A scholarly teacher and composer for the violin was the German Ludwig Spohr (1784-1859), who was born the same year as the wizard Paganini, and who, although having less scintillant genius than the weird Italian, is believed to have had a more beneficent influence over violin playing in his treatment of the instrument. He set an example of purity of style and roundness of tone, and raised the violin concerto to its present dignity. His violin school is a standard work.
From the beginning of the nineteenth century to the present time the lists of excellent violinists have rapidly increased and heights of technical skill have been reached by many that would have dazzled early violin masters. The special tendencies of gifted leaders have divided players into defined schools. Among noted exponents of the French school may be mentioned Alard and his pupil Sarasate, Dancla and Sauret. Charles August de Beriot (1802-1870) was the actual founder of the Belgian school whose famous members include the names of Vieuxtemps, Leonard, Wieniawski, Thomson and Ysaye. Ferdinand David (1810-1873), first head of the violin department at the Leipsic Conservatory, gave impulse to the German school. Among his famous pupils are Dr. Joseph Joachim, known as one of the musical giants of the nineteenth century; August Wilhelmj, the favorite of Wagner, and Carl Gaertner, who, with his violin has done so much to cultivate a taste for classical music in Philadelphia. Among the many lady violinists who have attained a high degree of excellence are Madame Norman Neruda, now Lady Halle, Teresina Tua, Camilla Urso, Geraldine Morgan, Maud Powell and Leonora Jackson.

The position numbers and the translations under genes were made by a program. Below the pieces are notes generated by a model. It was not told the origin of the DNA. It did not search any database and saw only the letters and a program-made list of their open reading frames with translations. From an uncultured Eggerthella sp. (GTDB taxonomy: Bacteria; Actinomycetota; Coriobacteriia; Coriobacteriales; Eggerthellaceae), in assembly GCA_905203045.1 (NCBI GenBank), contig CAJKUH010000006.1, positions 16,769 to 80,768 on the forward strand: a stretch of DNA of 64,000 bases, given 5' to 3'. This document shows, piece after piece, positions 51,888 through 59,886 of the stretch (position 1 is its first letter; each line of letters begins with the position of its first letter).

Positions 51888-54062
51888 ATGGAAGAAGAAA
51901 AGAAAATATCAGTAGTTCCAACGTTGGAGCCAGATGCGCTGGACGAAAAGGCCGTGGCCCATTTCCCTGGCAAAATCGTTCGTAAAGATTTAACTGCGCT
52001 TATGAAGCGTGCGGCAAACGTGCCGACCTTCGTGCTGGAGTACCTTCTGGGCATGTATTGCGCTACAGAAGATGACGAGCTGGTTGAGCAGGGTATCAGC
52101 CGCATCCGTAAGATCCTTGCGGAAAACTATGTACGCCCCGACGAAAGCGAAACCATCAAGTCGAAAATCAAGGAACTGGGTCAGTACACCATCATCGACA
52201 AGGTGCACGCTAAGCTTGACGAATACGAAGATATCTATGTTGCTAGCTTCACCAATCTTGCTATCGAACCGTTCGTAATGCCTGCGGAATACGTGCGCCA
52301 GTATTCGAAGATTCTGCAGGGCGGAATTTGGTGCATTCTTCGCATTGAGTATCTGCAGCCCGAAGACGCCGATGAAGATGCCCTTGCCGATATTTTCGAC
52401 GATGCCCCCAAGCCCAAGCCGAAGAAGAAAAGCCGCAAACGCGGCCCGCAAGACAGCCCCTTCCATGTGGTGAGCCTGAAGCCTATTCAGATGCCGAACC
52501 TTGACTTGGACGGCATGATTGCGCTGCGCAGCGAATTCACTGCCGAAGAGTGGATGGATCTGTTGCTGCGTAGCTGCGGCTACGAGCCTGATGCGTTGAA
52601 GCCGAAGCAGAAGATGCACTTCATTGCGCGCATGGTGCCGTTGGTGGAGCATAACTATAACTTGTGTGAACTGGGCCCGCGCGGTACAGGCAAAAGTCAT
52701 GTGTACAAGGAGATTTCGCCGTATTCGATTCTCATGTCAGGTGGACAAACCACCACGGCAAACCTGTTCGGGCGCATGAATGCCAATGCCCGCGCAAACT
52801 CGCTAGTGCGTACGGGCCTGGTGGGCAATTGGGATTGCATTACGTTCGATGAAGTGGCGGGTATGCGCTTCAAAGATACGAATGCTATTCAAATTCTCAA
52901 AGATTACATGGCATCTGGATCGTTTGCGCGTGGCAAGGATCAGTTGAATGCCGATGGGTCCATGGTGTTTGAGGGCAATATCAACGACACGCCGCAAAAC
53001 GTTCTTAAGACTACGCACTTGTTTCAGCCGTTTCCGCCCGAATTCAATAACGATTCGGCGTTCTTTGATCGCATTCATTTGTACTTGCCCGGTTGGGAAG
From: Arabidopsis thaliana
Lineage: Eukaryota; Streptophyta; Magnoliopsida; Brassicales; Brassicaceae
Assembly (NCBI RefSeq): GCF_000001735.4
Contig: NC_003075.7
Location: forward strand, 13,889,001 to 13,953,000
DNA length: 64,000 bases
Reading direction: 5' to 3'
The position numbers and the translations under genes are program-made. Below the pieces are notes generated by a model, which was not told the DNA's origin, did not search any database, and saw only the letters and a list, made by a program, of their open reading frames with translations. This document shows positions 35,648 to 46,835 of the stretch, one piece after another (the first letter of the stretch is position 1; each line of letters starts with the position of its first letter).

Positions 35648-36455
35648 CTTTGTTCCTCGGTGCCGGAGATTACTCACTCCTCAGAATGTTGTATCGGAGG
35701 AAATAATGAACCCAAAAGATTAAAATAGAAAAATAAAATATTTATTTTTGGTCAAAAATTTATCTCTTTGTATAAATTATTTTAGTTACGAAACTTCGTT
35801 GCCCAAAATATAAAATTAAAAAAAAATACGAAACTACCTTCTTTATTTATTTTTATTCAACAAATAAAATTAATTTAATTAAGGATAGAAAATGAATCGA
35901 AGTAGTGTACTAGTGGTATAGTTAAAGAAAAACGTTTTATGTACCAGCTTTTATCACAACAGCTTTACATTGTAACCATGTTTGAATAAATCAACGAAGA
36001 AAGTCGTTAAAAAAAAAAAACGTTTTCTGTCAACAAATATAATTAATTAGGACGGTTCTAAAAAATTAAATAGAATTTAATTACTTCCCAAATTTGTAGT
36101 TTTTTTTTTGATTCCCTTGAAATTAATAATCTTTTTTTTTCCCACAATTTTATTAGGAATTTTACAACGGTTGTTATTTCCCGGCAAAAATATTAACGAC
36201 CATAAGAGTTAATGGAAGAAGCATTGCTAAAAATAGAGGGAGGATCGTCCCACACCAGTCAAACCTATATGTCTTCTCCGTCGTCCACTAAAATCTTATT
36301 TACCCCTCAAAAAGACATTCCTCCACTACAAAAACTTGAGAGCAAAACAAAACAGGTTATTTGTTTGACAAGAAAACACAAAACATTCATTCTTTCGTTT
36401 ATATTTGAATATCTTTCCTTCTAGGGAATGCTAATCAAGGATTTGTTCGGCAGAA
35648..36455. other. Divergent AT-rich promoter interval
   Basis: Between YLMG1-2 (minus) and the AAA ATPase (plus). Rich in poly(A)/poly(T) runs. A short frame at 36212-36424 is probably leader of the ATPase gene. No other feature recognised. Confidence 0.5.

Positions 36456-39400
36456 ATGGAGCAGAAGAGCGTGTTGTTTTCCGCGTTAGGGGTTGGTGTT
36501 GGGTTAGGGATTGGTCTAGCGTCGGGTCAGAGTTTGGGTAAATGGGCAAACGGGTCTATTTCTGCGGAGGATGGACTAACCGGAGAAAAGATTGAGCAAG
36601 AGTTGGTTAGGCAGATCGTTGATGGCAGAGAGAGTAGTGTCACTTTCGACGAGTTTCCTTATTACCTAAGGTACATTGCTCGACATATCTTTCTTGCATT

The only violinist whose memory was ever honored with public monuments was Ole Bull (1810-1880), who has been called the Paganini of the North. Two statues of him have been unveiled by his countrymen, one in his native city, Bergen, Norway, and one in Minneapolis, Minnesota. These tributes have been paid not so much to the violinist who swayed the emotions of an audience and who could sing a melody on his instrument into the hearts of his hearers, as to the patriot, the man who turned the eyes of the world to his sturdy little fatherland, and who gave the strongest impulse for everything it has accomplished in the past half century in art and in literature. Another patriot violinist was the Hungarian Eduard Remenyi (1830-1898), who first introduced Johannes Brahms to Liszt, and should always be remembered as the discoverer of Brahms.
The great demand of the day in the violin field, as in that of other musical instruments, is for dazzling pyrotechnic feats. It has perhaps reached its climax in the young Bohemian Jan Kubelik, whose playing has been pronounced technically stupendous. In the mad rush for advanced technique, the soul of music it is meant to convey is, alas, too often forgotten.
[Illustration: Jenny Lind]